The son of a scientist and a doctor, Jad Abumrad did most of his growing up in Tennessee, before studying creative writing and music composition at Oberlin College in Ohio. Following graduation, Abumrad wrote music for films, and reported and produced documentaries for a variety of local and national public radio programs, including On The Media, Studio 360 with Kurt Andersen, Morning Edition, All Things Considered and WNYC's "24 Hours at the Edge of Ground Zero."
While working on staff at WNYC, Abumrad began tinkering with an idea for a new kind of radio program. That idea evolved into one of public radio’s most popular shows today – Radiolab. Abumrad hosts the program with Robert Krulwich and also serves as one of its producers. The program won the prestigious George Foster Peabody Award and explores big questions in science, philosophy and mankind. Under Abumrad’s direction, the show uses a combination of deep-dive journalism, narrative storytelling, dialogue and music to craft compositions of exploration and discovery. Radiolab podcasts are downloaded over 4 million times each month and the program is carried on 437 stations across the nation.
Abumrad is also the Executive Producer and creator of Radiolab's More Perfect, a podcast that explores how cases deliberated inside the rarefied world of the Supreme Court affect our lives far away from the bench.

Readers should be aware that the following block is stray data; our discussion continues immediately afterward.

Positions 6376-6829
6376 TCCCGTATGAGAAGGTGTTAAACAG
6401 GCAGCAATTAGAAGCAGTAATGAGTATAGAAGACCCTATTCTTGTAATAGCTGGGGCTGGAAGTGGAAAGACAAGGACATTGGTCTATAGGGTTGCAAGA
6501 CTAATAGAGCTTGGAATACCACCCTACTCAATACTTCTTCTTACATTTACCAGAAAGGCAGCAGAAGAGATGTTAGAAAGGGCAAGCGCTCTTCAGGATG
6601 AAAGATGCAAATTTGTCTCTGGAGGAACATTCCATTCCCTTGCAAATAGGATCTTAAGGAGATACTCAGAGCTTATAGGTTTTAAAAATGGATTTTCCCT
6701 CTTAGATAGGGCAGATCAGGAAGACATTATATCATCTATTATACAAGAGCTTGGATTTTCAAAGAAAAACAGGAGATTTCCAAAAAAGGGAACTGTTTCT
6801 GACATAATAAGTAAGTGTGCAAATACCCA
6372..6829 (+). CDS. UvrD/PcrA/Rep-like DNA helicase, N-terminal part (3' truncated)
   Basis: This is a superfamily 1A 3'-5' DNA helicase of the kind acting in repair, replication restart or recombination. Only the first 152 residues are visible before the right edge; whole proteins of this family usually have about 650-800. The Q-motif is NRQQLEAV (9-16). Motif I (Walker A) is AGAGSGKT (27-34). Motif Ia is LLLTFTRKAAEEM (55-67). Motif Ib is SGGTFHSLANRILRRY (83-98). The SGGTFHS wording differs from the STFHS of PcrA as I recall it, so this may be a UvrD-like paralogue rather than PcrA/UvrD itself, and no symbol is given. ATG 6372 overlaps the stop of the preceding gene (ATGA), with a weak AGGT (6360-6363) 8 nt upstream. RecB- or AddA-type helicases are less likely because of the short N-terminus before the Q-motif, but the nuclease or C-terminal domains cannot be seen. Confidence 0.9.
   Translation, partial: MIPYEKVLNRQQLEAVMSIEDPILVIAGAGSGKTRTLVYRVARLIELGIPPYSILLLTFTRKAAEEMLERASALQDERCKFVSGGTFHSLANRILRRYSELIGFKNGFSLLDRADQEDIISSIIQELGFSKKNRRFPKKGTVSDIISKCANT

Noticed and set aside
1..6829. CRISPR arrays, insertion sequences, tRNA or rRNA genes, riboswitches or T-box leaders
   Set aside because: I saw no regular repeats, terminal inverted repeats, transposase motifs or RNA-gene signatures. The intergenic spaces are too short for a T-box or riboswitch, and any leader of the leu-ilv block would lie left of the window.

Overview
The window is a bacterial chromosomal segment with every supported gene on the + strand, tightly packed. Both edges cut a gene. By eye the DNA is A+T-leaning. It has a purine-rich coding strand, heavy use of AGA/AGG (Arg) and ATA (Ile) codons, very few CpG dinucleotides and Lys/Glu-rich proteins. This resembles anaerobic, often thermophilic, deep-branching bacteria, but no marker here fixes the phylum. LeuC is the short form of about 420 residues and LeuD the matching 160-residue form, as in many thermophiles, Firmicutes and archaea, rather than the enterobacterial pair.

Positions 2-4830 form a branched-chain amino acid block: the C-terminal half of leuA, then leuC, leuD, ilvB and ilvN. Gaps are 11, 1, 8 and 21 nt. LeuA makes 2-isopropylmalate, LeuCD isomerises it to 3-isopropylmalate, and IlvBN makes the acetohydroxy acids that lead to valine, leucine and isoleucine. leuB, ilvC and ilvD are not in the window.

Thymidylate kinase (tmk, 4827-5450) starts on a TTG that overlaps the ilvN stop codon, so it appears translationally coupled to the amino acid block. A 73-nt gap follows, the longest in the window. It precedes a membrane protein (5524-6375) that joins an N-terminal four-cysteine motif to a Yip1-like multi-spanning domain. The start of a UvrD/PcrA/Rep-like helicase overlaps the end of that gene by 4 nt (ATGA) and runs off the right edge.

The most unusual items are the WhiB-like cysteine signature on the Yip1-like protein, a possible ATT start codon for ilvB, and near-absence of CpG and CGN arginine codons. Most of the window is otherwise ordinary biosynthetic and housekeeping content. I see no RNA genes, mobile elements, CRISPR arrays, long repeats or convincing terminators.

Abumrad was honored as a 2011 MacArthur Fellow (also known as the Genius Grant). The MacArthur Foundation website says: “Abumrad is inspiring boundless curiosity within a new generation of listeners and experimenting with sound to find ever more effective and entertaining ways to explain ideas and tell a story.”
Abumrad also produced and hosted The Ring & I, an insightful, funny, and lyrical look at the enduring power of Wagner's Ring Cycle. It aired nationally and internationally and earned ten awards, including the prestigious 2005 National Headliner Grand Award in Radio.
Jad offers some more context on the "Yellow Rain" segment from our new episode The Fact of the Matter.
Thanks to everyone who tuned in to watch our first-ever Google Hangout. We had a blast!
UPDATE: A more recent statement regarding Jonah Lehrer can be found here.
Recently, our friend and contributor Jonah Lehrer has come under fire for what some have called "self plagiarism."
The notion that Jonah is a "plagiarist" is beyond ridiculous. And the way in which some journalists are jumping up and down, claiming he's no longer a "writer" but an "idea man" or an example of "male arrogance"...that's just plain ugly. There are some useful conversations that can come from this, namely, what does it mean to be a print journalist in the 21st century? What are the rules? I'll let the print journalists have that conversation.
What I personally hope doesn't get lost in all the hand waving is Jonah Lehrer's body of work. He's one of the most stunningly original voices I've ever encountered. I knew it the moment I first read Proust Was A Neuroscientist. That's why we've had Jonah on the show 17 times, by my count. And that's why we will have him on again, and again, because he explores and explains with the best of them. And we like to work with the best.